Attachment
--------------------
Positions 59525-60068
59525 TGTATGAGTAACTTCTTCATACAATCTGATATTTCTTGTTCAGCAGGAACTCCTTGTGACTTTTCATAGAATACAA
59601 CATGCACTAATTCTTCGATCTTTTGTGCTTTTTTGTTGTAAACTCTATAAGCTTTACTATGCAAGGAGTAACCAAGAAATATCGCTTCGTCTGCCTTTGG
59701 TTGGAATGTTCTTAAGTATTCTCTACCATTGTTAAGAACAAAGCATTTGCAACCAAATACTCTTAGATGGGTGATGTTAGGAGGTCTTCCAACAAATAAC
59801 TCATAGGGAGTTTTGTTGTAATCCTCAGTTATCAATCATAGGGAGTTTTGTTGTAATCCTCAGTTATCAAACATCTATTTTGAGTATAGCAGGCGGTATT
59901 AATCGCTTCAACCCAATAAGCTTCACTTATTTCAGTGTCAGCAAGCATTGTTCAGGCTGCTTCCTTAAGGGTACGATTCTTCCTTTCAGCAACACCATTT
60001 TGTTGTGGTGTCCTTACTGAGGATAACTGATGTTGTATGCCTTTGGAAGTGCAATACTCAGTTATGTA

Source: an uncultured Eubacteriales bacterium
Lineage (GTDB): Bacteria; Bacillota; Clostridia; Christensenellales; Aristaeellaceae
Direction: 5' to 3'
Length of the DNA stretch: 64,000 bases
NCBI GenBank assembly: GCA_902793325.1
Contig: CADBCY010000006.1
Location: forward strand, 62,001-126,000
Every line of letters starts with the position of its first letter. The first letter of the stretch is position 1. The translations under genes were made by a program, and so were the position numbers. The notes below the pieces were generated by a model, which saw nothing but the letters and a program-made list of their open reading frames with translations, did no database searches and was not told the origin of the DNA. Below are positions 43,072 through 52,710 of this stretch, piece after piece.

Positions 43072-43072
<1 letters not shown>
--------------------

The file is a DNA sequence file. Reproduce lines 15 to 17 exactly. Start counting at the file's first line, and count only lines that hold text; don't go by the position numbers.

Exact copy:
Every line of letters starts with the position of its first letter. The first letter of the stretch is position 1. The translations under genes were made by a program, and so were the position numbers. The notes below the pieces were generated by a model, which saw nothing but the letters and a program-made list of their open reading frames with translations, did no database searches and was not told the origin of the DNA. Below are positions 43,072 through 52,710 of this stretch, piece after piece.

Positions 43072-43072
<1 letters not shown>